Food to Stockpile
After a summer of not much canning or preserving, due to limited space and lack of places to store non-dry goods, my stockpile was a little low going into winter which made me panic a little.
Being a South Dakota country girl, I knew that you needed to stockpile before winter because you never know when you are going to get snowed in (like getting 35 inches of snow in a good old October South Dakota blizzard!) and unable to make it to town and the grocery store. Not to mention that up here in the north, food prices get astronomically high in the winter since everything has to be shipped in.
I didn’t concern myself with this since we didn’t plan on being in South Dakota for the winter and I thought we would have a lack of space and be unable to carry the weight in the RV. But then our plans changed suddenly and I started to worry. There was no way we could move further out into the prairie without a stockpile for the winter!
So my plan changed quickly, and I had to start thinking about what food to stockpile in a very short amount of time (about a month!). Being that it was the fall season it made it a little easier on me for foods that were available to purchase since most that were in season were winter goods (potatoes, apples, onions, ect). Here are some ideas of food to stockpile in a hurry and spend the least amount possible.
I Became a Serious Farmer’s Market Shopper
No longer was I there just to browse for something that looked yummy for the week’s meals, I was on a MISSION. First I walked up an down the row of food tents, watching prices and seeing what was available. Then I walked back again to make my purchases. I purchased the cheapest foods I could find that I knew I could either can or freeze or store in cold storage. I also purchased any items that I knew we would need in bulk quantities when I could ask the farmer for a discount for purchasing so much. $50 spent at the farmer’s market can add quite a bit of produce to your stockpile. For example, one week I spent just $35 and put away a few acorn squash for cold storage, many big zucchini that turned into several bags of shredded zucchini, and 20lbs of tomatoes that I turned into 10 quarts of canned tomatoes. (Get more Farmer’s Market Shopping Tips)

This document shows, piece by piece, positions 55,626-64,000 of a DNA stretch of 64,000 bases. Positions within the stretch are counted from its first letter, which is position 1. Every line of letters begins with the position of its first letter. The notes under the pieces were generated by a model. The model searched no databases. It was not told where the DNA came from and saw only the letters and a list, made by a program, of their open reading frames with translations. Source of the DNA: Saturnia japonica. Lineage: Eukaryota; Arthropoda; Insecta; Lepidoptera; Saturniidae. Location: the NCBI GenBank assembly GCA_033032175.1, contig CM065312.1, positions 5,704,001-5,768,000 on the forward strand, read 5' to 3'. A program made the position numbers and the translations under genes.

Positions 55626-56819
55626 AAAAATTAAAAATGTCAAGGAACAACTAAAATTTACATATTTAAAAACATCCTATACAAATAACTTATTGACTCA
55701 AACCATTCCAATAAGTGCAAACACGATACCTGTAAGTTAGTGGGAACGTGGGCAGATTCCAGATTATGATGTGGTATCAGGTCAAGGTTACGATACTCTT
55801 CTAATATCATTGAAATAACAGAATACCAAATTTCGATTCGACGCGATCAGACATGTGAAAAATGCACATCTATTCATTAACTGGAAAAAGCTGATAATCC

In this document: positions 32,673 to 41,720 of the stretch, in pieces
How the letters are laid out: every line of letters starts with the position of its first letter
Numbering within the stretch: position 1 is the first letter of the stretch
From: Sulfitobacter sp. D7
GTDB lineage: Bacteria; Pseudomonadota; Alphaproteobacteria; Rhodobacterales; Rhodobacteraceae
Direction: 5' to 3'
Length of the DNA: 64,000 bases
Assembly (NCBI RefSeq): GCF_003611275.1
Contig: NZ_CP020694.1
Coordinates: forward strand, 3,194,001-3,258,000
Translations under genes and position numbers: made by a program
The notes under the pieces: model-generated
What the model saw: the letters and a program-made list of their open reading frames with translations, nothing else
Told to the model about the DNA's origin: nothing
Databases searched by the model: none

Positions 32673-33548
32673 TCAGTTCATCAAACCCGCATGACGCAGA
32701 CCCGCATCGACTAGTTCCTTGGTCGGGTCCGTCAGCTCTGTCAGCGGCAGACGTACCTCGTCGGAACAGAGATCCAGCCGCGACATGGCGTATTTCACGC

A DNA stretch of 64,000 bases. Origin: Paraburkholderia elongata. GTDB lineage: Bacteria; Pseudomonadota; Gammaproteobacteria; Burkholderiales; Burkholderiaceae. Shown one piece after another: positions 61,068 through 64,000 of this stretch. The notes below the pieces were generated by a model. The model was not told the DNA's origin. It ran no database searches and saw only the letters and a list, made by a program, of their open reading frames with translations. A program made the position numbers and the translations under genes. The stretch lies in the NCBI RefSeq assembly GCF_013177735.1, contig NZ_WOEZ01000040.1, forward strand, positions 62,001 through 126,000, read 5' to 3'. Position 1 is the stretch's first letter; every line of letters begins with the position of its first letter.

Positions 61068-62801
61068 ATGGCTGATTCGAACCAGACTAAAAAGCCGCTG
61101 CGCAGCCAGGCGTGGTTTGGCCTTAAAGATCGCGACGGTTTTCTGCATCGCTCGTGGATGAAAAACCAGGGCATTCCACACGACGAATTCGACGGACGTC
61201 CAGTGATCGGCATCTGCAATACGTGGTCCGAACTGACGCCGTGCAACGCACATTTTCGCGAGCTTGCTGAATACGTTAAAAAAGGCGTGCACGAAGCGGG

I Grew My Co-Op Order For a Month
Our normal monthly grocery budget for the month is $300. One month I allowed myself an extra $100 to add onto that regular budget for the sole purpose of adding to our stockpile. This was a great way to purchase bulk dry goods such as beans, rice, sugar, and oats. I also needed to purchase a few extra 5 gallon buckets and Gamma Lids to store all of this in to protect it. $100 may seem like quite a bit but it bought us dry goods that will last at least through the winter.
I Shopped With Coupons and at Discount Stores
With someone that shops such as we do (all organic and natural foods) you may not think that coupons are an option, but surprisingly they are. Of course you can’t find as many deals as you can with conventional couponing, but I was able to grab some great pantry items (organic) that were very very inexpensive with coupons at the local grocery store. I also stocked up with a few trips to the local discount grocery store in my area on things like organic cereal and granola bars for easy treats for hubby to have for breakfast and work.
Ok, not really, but I did ask around to all my friends and family that grew gardens if they had any leftovers or veggies that they did not plan on using themselves. I was able to gather several odds and ends this way and I preserved everything possible for later.
A few more quick tips when thinking about food to stockpile, quickly:
- Make sure you know your prices. Don’t buy something just to buy it, buy it if it’s a good deal.
- Don’t buy something you won’t eat. Just because it will add to your stockpile doesn’t mean it’s doing you any good in there!
- Don’t forget comfort foods. When the power is out or you can’t get to the store, you family will be grateful for that chocolate bar!
- Variety is the key. Make sure you are freezing, canning, dehydrating, and putting food in cold storage. Don’t put all your eggs in one basket.
Building your stockpile quickly isn’t the easiest thing to do, but depending on the time of year you decide to do it in, it’s possible and can be done for a fairly reasonable price. Now I don’t have to worry about not having anything in our pantry should another big snowstorm roll in and keep us stuck in the house for a while again. I also don’t have to worry about paying high grocery store winter prices.
Looking for other tips on prepping?
Share your tips in the comments section on how we can build stockpiles quickly and for very little money!